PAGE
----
It actually may be more instructive to think of, and communicate, mutuality as a metaphor to aid understanding of the openness and fluidity found in NHS Scotland.

Research limitations/implications

The existence of paradox and ambiguity does not, however, negate the usefulness of the term “mutuality”. Quite the opposite in fact: it is precisely by examining healthcare and its delivery through the lens of mutuality (rather than rejecting its complexity as a failure) that this amorphousness can be better appreciated.

Practical implications

There is a need for more public, professional, and academic debate to explore and clarify its implementation, and how it is to be led. This must be provided whilst recognising the daily imperatives that NHS leaders must face. This would suggest, therefore, that a dual development path may help.

Originality/value

Although Better Health, Better Care Action Plan was published in 2007, some eight years on there is still confusion and misunderstanding as to what mutuality in healthcare is, not only in policy and theory, but also in practice. It is hoped that this analysis will help address, in part, some of this confusion and misunderstanding.

Details

Journal of Health Organization and Management, vol. 30 no. 4
Type: Research Article
ISSN: 1477-7266

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Article
Publication date: 10 August 2021

Ellen Soens and An-Sofie Claeys

The purpose of this paper is to examine the effectiveness of social media guidelines (SMGs), as well as their impact on control mutuality, a sub-dimension of the…

Abstract

Purpose

The purpose of this paper is to examine the effectiveness of social media guidelines (SMGs), as well as their impact on control mutuality, a sub-dimension of the organization–employee relationship (OER). A total of two studies compare guidelines with a focus that is either predominantly incentive or restrictive. In addition, they investigate the moderating effect of guideline writing style and enforcement.

Design/methodology/approach

In total, two online experiments were conducted among Belgian employees. Participants read a social media policy manipulated in terms of focus (restrictive vs incentive) and style (conversational vs corporate; Study 1) or enforcement (signature requested vs not requested; Study 2).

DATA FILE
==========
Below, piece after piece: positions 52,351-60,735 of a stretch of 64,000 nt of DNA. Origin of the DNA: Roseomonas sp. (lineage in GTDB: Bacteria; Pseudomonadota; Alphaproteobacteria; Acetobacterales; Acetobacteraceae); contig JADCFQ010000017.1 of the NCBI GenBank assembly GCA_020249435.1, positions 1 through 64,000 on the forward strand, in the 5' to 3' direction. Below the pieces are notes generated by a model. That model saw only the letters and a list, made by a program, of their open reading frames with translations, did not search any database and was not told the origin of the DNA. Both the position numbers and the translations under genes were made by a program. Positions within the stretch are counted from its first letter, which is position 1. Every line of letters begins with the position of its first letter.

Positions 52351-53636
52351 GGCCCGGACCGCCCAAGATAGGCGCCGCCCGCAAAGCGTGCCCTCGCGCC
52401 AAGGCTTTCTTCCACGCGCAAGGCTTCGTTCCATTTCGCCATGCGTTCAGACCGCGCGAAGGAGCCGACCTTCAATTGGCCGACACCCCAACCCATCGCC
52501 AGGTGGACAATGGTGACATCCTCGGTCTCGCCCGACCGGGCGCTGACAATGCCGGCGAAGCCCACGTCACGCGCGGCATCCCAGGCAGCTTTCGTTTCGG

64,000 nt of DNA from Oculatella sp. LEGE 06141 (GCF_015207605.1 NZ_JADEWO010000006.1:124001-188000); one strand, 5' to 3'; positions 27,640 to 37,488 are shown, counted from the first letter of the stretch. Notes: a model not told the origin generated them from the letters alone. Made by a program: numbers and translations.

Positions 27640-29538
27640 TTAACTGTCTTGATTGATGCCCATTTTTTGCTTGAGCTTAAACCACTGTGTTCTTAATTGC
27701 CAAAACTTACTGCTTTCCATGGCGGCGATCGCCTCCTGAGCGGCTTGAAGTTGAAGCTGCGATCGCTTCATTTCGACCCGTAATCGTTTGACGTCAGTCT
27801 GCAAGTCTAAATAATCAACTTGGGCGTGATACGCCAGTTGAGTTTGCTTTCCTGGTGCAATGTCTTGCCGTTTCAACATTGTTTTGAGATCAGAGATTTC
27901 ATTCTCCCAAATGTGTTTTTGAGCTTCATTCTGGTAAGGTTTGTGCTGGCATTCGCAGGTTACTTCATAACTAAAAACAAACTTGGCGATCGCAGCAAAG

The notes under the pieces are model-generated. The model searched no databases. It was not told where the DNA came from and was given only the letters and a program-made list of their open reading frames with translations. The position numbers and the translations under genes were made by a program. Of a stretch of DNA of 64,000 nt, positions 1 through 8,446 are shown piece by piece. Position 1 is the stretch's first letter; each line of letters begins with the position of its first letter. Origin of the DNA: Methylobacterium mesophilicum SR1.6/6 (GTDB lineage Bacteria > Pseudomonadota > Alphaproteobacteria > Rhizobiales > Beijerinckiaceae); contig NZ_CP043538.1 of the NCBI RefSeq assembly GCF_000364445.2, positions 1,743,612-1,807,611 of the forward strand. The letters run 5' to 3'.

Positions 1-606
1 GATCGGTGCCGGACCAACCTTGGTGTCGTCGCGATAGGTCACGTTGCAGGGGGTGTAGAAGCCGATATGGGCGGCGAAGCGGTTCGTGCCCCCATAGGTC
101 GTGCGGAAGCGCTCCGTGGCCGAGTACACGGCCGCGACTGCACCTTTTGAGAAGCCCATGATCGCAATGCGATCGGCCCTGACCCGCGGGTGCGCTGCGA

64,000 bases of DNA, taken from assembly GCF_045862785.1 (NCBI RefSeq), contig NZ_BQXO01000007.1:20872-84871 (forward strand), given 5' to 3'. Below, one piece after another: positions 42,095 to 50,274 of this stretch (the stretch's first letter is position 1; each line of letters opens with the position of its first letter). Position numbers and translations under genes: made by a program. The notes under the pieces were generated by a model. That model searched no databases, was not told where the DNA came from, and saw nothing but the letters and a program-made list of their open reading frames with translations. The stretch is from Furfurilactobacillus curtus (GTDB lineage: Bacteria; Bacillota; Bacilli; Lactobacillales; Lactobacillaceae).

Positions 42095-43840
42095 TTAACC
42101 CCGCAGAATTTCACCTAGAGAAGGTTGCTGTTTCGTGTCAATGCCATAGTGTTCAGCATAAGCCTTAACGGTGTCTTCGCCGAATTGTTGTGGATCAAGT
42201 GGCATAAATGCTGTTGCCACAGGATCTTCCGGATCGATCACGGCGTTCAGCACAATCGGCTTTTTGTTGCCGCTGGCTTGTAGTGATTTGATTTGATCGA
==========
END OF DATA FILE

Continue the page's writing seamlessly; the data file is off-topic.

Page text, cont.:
Findings

Incentive guidelines increase employee branding behavior more than their restrictive counterparts, while also safeguarding employees' perceived control mutuality. However, solid SMGs will not compensate for an organization's bad reputation among employees. The guidelines' style and manner of enforcement did not seem to matter.

Practical implications

Communication executives can use our findings to draft SMGs in a way that increases opportunities (e.g. ambassadorship) and reduces risks (e.g. criticism) associated with employee social media use.

Originality/value

Prior research on SMGs is predominantly descriptive and focused on the organizational perspective. This research paper contributes to both theory and practice by studying the causal impact of these guidelines on employees.

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Article
Publication date: 1 January 2004

ANDREW ADAMS and SETH ARMITAGE

The mutualisation of two English third division football clubs in 2001 and the creation of a large number of supporters' trusts make it timely to consider whether there is…

Abstract

The mutualisation of two English third division football clubs in 2001 and the creation of a large number of supporters' trusts make it timely to consider whether there is a case for mutualisation of football clubs. This paper assesses whether mutuality would be of economic benefit for clubs, drawing heavily on the experience of mutuals in the financial sector. Our conclusions are mixed. The economic case rests on the distinctive feature of customer loyalty to a club, presuming this to be much stronger than loyalty to a financial institution. However, club members in a mutual must expect to be called upon to provide financial support.

Details

Studies in Economics and Finance, vol. 22 no. 1
Type: Research Article
ISSN: 1086-7376

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Article
Publication date: 1 February 2006

Fiona Couper

The purpose of this article is to spotlight mutuality as a relevant, modern business model.

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1206

Abstract

Purpose

The purpose of this article is to spotlight mutuality as a relevant, modern business model.

Design/methodology/approach

Discusses desk research plus gathered industry experience.

Findings

Mutuality fulfils archetypical societal needs, with values that have wider business implications, for strategic direction, organic growth and employee engagement.

Practical implications

Some form of employee ownership (mutuality) could help address current‐day organizational issues. Explore underpinning values when considering future strategic direction and organic growth. Fulfill the needs mutuality meets to ensure better employee engagement and motivation.